For just a moment time stopped, and this handsome, golden-skinned man looked deep into her eyes, hatred burning tension into a face carrying the tiniest, moon-shaped scar above one eyebrow. Then he sneered, slashing into her with a knife before losing himself in the crowd.
Kavita touched her side, gazing calmly at the redness of blood dripping from her hand, warmth pulsing from her side. Then realization hit and she crumpled to the ground, pain throbbing with every heartbeat.
“Kavita!” Seema knelt by her side, whispering something, sobbing.
She groaned, consciousness fading.
“Kavita.” Hearing the pleading in Seema’s voice, Kavita willed herself to focus.
But Seema was smiling—a grin that quirked around the edges, confusing her sister. “Wake up, sleepyhead. We’re in Patankot. We’ll take a taxi from here.” The grin deepened, sparkling in Seema’s soft brown eyes. “I was beginning to think you’d sleep all the way to Chukkibank.”
Kavita relaxed. It was only a dream.
But their situation was real enough. Fear had driven her throughout the dream, and she didn’t feel she knew her sister anymore. Three years ago, Seema had gone to Jodhpur to help care for Dadiji, but didn’t return when cousin Manu arrived to take over.
Instead, Seema took a room at the Umaid Bhawan. Rounds of polo and late-night parties consumed her, and she behaved as a woman without honor. She stopped going to church, and when the family telephoned her, she always made a reason to get off quickly. Most of this they heard from Manu, who was only too happy to tell the family what rearing daughters in America turned them into. “It’s that blasted MTV,” he’d say.
So when Seema had called Kavita, begging her to come without delay—but hurriedly ending the call before saying why—Kavita had contained her irritation with difficulty, days ticking by while she waited for her Indian visa.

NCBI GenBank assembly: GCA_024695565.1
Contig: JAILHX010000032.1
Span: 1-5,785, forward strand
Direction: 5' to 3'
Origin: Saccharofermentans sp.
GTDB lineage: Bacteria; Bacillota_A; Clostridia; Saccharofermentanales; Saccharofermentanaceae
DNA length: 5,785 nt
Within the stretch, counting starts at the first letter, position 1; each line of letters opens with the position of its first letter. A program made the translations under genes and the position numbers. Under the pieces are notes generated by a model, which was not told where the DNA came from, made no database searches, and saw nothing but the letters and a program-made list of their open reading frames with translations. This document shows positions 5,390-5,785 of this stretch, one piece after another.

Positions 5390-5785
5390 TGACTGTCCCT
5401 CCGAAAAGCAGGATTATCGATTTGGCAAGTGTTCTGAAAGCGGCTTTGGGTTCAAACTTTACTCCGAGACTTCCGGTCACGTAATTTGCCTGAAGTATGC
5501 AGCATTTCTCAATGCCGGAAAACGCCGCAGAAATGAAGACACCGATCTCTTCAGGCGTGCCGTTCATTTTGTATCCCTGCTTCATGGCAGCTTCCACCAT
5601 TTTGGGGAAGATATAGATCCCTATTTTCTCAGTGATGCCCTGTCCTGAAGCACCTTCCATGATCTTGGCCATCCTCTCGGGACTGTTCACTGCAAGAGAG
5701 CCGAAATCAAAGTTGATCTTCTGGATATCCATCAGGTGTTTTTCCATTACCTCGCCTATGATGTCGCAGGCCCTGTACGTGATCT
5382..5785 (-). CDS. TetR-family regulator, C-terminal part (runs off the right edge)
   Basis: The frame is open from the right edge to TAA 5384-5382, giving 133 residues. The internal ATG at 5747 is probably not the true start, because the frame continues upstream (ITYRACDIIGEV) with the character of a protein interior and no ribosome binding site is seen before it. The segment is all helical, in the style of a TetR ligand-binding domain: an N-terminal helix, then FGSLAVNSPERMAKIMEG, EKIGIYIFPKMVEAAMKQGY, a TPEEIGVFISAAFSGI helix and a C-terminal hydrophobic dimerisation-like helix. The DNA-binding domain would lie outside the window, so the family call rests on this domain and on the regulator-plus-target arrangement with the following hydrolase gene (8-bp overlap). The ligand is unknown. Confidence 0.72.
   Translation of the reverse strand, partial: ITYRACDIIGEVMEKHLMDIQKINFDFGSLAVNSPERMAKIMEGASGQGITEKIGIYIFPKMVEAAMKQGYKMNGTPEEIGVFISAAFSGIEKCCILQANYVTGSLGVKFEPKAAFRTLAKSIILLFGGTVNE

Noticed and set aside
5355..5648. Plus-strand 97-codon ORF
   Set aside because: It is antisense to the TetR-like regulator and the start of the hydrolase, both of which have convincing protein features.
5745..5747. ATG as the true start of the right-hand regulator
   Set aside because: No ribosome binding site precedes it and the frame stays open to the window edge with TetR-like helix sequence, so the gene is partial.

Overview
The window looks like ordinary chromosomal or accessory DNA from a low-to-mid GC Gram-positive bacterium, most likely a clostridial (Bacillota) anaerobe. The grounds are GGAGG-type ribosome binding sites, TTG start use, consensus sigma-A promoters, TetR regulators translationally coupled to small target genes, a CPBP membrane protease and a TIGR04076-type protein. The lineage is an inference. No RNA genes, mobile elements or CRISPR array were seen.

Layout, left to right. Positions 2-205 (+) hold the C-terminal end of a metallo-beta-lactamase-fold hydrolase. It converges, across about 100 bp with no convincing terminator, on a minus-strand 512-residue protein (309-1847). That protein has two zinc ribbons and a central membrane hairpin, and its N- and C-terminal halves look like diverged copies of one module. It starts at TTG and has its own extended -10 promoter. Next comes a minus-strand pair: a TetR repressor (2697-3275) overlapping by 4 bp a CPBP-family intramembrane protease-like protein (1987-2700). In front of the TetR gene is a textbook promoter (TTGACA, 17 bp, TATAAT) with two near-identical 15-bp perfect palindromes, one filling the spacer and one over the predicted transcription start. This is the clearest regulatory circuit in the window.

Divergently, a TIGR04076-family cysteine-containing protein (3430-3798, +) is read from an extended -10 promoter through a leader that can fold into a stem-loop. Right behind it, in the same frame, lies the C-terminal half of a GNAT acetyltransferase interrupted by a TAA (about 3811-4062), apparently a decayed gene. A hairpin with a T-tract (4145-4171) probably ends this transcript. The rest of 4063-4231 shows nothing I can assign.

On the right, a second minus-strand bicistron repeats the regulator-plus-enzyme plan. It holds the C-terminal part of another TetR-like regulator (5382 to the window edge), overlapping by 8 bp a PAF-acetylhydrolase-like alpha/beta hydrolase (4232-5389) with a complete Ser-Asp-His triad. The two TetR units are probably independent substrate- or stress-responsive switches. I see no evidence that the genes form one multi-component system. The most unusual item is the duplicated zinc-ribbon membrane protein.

When she’d come through customs in Delhi, Seema had been waiting for her...impatiently, glancing over her shoulder. She’d hurried Kavita from the airport without stopping for her suitcase, bargained quickly, and taken a rickshaw to the train station. Seema hurriedly bought tickets, walking boldly to the head of a long line, silencing every question until they reached the ladies’ lounge and sank gratefully into battered sofa cushions.
“They’re trying to kill me,” she stated simply, as if that explained everything.
“What? Who’s trying to kill you?” Kavita struggled to understand.
In response, Seema stuck her hand deep into the couch, pulling out a blue-covered book written in Hindi. “Maybe the BJP.” She pulled out a folded note, reading quickly. “My contact sent this. He’ll meet us in Dharamsala; we have to go now.”
Huddled together on a sleeper in the ladies’ compartment of the train that night, Seema whispered quick-spoken words barely comprehended as Kavita, beyond weary, slid into deep sleep. She had a hazy memory of Seema covering them with blankets, peering from beneath, and a sound of clicking footsteps, but woke only when Seema called her name, nudging her at Patankot.
“I really need you here with me.” Seema’s voice was low, sincere, as they pressed their way through the masses, past the old man squatting by the track.
Hurrying into a corner, she pulled the book from beneath a fold of her sari. “You’re wondering about this,” she said, amusement sparkling in her eyes, knowing Kavita couldn’t read Hindi. “This is a Bible. We visit local villages, and smuggle Bibles into tribal zones—not that everyone we teach can read. I guess I’ve altered more than Manu knows.” She grinned. “The Jesus I never really knew growing up has changed me, and I have to take this message to other lost people. We need this kind of love so badly.”
Seema smiled wanly, continuing. “You know the Bible, could help me teach it. You could actually make a difference here, you know. But it’s dangerous. Not everyone likes what we’re doing. We’ve been accused of forced conversions and insulting Hindu gods. It’s not true, but we barely escaped from our last prayer meeting alive.” She shivered, remembering the fire and confusion. “Now someone’s trailing me.”
Kavita considered, then nodded, ready to serve the Lord even here. Seema looked relieved, pointing toward a tall man standing nearby. “Here’s my contact, Anand. Anand, Kavita will be coming with us.”
Kavita looked up and paused, startled, as she gazed into the face of a golden-skinned man with the tiniest moon-shaped scar above one eyebrow.
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